Monday, August 7, 2017

The Ace, The Judge, and The Split...

Credit:  Associated Press
Yankees 8, Indians 1…

For three games, it was the Cleveland Indians rolling out an ace.  Although Sunday’s game looked to be another pitching duel, the Yankees’ ace persevered and prospered as the Yankee bats woke up to power the Bombers to a series split.  The outburst of late runs were capped by Aaron Judge’s 35th home run of the season.  

Luis Severino started strong with two strikeouts to open the game, but then Michael Brantley got a hold of one and put it over the center field wall just beyond Jacoby Ellsbury’s reach.  Ells probably could have made a spectacular catch with a better timed leap but it was not meant to be and the Indians had the early 1-0 lead.  Sevy struck out Jose Ramirez to finish striking out the side, and recorded the first five outs of the game by strikeout.  

Credit:  Chuck Crow-The Plain Dealer
With Sevy and Cleveland’s Carlos Carrasco locked into a pitcher’s duel, the Yankees had a potential scoring opportunity in the top of the 5th when Todd Frazier and Jacoby Ellsbury both singled.  Ronald Torreyes grounded into a fielder’s choice for the second out which erased Ellsbury at second but Frazier moved to third on the play.  The speed of Torreyes prevented a double play.  Frazier was left stranded, like so many Yankee base runners before him, when Austin Romine struck out.  But it may not have been for naught as it showed signs that Carrasco was weakening.

With the pump primed in the 5th, the Yankees finally broke through against Carraso in the 6th inning.  Brett Gardner led off with a single to center.  Clint Frazier doubled to left, moving Gardy to third.  After Didi Gregorius popped out to third, Carrasco intentionally walked Aaron Judge after two balls below the strike zone to load the bases.  Chase Headley tied the game at one with a deep sacrifice fly to center which scored Gardner.  Todd Frazier walked on a full count to re-load the bases.  The $153 million man stepped to the plate and tripled to the base of the center field wall when Abraham Almonte lost sight of the ball, clearing the bases. It spelled the end of Carrasco’s day and Bryan Shaw was brought into the game.  Shaw was met with a single to left by Ronald Torreyes, which scored Ellsbury, and the Yankees had a 5-1 lead.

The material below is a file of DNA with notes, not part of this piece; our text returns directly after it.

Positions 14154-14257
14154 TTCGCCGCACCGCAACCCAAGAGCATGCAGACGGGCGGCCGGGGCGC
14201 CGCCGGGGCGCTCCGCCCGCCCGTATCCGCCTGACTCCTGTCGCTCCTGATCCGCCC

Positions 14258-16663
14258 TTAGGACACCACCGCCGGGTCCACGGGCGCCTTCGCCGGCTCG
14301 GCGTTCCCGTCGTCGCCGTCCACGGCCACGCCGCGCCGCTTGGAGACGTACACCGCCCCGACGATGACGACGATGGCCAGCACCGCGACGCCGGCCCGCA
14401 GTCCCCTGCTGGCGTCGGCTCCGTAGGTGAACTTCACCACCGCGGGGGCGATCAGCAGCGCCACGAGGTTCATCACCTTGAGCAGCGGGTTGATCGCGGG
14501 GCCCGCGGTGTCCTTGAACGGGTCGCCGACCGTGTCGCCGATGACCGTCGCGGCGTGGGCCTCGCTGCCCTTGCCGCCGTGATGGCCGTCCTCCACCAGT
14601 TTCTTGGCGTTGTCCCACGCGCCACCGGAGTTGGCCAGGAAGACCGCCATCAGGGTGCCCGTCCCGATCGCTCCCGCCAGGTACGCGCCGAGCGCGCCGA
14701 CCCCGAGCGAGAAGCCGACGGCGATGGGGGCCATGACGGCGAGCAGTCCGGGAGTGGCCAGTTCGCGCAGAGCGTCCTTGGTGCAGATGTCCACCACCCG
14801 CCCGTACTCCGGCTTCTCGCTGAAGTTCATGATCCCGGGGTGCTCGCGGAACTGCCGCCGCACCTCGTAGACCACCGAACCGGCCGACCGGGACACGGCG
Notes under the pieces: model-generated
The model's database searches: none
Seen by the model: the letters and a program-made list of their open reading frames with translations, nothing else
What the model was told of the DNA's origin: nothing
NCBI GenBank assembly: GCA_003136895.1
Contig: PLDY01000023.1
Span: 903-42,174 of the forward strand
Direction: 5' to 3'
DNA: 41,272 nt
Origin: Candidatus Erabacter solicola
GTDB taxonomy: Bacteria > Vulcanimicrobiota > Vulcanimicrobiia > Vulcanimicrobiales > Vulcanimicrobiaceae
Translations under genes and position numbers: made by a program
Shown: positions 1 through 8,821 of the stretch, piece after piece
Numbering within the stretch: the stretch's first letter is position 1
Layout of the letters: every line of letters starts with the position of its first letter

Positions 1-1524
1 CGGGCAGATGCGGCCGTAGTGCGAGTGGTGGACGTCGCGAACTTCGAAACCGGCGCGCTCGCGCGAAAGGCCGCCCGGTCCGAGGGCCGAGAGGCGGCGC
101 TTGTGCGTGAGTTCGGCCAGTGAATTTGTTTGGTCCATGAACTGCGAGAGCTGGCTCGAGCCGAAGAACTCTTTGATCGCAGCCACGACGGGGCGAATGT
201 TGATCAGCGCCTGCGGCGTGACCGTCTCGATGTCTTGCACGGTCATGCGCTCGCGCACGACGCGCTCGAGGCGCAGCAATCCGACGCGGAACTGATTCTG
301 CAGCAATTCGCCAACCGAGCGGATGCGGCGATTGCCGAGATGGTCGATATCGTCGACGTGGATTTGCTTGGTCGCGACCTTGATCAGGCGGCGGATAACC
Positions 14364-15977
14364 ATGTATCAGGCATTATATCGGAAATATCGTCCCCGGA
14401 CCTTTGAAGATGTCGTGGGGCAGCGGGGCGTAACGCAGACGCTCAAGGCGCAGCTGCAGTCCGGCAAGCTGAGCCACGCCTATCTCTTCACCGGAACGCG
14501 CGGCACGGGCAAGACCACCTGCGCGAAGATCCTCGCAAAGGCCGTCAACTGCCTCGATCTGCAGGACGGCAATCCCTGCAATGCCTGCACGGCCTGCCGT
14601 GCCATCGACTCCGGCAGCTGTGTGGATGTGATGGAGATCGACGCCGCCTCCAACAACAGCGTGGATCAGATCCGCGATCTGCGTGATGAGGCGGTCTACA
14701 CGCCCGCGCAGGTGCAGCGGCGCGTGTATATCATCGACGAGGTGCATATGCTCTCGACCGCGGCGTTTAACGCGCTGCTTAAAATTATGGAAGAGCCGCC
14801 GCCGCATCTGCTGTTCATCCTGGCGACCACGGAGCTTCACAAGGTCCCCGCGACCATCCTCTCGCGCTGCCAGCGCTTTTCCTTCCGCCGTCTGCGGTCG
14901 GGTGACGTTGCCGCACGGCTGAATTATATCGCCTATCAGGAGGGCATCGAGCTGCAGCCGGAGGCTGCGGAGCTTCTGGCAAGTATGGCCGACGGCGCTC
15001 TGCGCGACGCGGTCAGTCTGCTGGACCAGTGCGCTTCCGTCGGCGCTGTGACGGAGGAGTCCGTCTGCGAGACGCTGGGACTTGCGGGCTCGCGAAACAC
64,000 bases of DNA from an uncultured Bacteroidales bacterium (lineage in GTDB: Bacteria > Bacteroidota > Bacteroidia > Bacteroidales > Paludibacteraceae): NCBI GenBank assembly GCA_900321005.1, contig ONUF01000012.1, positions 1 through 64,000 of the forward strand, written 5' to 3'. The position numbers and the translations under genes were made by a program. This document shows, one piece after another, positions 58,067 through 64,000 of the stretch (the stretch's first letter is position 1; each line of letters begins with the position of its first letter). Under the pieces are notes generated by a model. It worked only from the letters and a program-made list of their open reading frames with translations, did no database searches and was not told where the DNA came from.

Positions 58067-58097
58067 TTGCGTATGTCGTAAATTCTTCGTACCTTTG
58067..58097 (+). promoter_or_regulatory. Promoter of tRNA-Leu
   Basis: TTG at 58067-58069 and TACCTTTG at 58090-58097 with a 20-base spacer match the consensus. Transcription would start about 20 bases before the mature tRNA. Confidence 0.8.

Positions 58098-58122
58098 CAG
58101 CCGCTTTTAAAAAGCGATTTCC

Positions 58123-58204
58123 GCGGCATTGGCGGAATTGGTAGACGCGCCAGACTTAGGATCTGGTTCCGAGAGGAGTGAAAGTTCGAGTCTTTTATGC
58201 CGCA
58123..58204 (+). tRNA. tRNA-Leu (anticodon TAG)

Credit:  Getty Images
With Mike Clevinger pitching the top of the 7th and one out, Clint Frazier walked on four pitches.  Didi Gregorius singled to center (a fly ball that fell in) as Frazier raced around to third.  Aaron Judge, who lost the MLB Home Run Lead over the weekend to Miami’s Giancarlo Stanton, hit a line drive homer to center to score three more runs.

Credit:  Chuck Crow-The Plain Dealer
In the bottom of the 7th, Luis Severino got the first two outs before giving up only his second hit of the game, a single up the middle to center by Edwin Encarnacion.  Manager Joe Girardi used it as an opportunity to pull Sevy and replaced him with Tommy Kahnle who recorded the out to end the inning. It was a brilliant performance by Severino (9-4). For 6 2/3 innings of work, he only allowed two hits and the one run off the first inning home run.  He walked a batter and struck out nine while lowering his season ERA to 2.91.

Credit:  Chuck Crow-The Plain Dealer
From there, the Yankee bullpen kept the two-hitter intact.  Both Adam Warren and Chasen Shreve pitched an inning of hitless relief to give the Yankees the win and a split of the four game series.